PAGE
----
Kim Wilde: from pop vamp to garden-weeder

Rotterdam – Careers in showbizz-land are whimsical. The former English popvamp Kim Wilde knows this all too well. In the eighties, the whole world was at her feet. The blonde singer, wearing black leather scored megahits with Kids in America and You keep me hangin’ on.
She has now forcedly laid down her comb and microphone and traded them in for a set of rakes and weeders. Starting this week she can be seen as a garden princess on the British commercial channel ITV. In the expectation of her eleventh album – her record company has postponed the release several times already – she presents the show Better Gardens.
Kim Wilde was famous in the early eighties in a period when loudmouth girls like Cyndi Lauper and Blondie profited from the new wave trend. With hits like Cambodia – written by her father and brother – a goodlooking exterior and in those days stirring clips she managed to conquer a place in popland. Millions of records were sold by the family empire. But after some time the attention diminished. The Wildes kept on producing songs, but they stuck in the lower regions of the charts. Kim had to trade in big concert halls in favour of little dark rooms.
In England she remained popular for some time, the rest of the world lost track of her. But also in her home country it eventually went wrong. Her record company MCA/Universal refused to release her eleventh album until now.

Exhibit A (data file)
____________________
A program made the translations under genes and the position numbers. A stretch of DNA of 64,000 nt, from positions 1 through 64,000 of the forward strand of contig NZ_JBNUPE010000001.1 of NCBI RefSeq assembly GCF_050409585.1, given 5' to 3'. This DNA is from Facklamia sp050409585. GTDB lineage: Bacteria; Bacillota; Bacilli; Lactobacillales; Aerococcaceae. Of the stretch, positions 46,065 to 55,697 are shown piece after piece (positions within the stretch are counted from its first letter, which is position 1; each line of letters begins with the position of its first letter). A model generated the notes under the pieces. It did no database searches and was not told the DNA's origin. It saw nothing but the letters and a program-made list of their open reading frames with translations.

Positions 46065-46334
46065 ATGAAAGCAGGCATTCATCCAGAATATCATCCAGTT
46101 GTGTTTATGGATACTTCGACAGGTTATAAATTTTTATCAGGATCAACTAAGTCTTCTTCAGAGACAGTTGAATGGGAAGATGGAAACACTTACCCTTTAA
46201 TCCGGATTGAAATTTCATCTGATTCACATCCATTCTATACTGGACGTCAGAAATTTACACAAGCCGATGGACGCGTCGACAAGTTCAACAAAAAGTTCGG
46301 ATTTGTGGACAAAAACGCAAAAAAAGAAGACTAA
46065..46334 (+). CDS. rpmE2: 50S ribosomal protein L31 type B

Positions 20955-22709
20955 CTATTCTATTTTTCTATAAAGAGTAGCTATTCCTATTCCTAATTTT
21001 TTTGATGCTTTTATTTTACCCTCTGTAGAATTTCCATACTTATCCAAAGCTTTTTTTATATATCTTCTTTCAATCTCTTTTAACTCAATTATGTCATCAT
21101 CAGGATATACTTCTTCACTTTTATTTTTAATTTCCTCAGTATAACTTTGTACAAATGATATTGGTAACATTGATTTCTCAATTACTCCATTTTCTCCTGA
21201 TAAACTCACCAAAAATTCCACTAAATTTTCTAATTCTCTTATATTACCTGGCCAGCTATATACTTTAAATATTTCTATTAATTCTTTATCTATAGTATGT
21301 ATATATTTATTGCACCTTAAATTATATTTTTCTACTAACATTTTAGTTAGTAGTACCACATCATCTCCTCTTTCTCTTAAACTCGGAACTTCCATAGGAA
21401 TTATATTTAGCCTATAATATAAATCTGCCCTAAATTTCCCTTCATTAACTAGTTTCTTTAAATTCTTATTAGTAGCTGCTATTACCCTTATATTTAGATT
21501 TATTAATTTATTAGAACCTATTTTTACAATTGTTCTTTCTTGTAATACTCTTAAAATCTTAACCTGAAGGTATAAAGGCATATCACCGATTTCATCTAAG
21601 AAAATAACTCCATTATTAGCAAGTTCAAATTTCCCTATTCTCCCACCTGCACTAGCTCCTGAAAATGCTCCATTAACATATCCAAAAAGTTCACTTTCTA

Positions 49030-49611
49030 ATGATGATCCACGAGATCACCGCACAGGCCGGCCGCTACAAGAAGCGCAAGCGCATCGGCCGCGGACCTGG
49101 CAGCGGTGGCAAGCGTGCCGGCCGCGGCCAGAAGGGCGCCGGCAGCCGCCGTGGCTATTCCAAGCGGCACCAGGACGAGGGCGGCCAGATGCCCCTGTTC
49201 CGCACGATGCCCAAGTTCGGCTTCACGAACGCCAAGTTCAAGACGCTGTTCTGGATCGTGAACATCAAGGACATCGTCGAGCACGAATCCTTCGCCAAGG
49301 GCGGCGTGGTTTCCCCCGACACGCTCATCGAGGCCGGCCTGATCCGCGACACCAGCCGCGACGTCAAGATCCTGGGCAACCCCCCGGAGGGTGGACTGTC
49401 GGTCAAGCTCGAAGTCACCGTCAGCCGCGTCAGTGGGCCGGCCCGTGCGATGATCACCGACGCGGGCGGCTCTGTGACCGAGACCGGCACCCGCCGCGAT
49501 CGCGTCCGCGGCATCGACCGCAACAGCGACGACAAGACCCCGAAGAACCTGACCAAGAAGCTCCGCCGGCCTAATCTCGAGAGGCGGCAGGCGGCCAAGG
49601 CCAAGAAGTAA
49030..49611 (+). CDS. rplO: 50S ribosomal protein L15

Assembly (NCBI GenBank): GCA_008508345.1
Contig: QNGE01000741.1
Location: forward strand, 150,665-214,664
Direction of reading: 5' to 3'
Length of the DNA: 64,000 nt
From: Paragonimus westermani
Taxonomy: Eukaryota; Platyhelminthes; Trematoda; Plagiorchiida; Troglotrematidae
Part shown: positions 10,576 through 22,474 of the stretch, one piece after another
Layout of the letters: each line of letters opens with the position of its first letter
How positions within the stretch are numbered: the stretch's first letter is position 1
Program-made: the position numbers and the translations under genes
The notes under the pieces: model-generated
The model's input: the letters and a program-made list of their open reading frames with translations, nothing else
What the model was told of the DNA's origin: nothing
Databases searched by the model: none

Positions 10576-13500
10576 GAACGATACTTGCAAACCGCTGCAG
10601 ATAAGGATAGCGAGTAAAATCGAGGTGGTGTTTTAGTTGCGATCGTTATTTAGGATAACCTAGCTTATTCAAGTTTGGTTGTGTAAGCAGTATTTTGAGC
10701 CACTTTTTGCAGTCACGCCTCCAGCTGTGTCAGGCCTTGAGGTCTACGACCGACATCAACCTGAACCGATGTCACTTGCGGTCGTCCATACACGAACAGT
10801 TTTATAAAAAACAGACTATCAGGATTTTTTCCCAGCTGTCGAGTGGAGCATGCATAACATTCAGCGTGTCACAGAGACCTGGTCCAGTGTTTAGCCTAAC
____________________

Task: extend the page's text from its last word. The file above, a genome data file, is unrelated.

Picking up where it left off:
Maybe Wilde’s new job will change all that. Because not only did she cause a commotion by showing us her green fingers wearing an overall, a genuine war among TV-gardeners started to evolve in England. Gardening programs are very popular with the homely English. And so the ratings of these programs are very important. Presenters of BBC-gardeningprograms accuse the commercial ITV of contaminating the gardening profession by hiring a glamourgirl like Wilde. She should stick to her own job, which is singing, they say. According to them, Kim knows nothing about gardening, and she wouldn’t be able to distinguish a rake from a lawnmower.
But Wilde replies that she has used the time when her CDs didn’t fare well productively. She married the actor Hal Fowler, bought an old farm and a piece of land. In order to be able to work with that land she followed a course at the horticultural school in Hertfortshire. She doesn’t say whether or not she managed to get a diploma there. Anyway: Wilde has managed to get some attention again. Which is not a bad thing given the promotion of her otherwise unnoticed new album.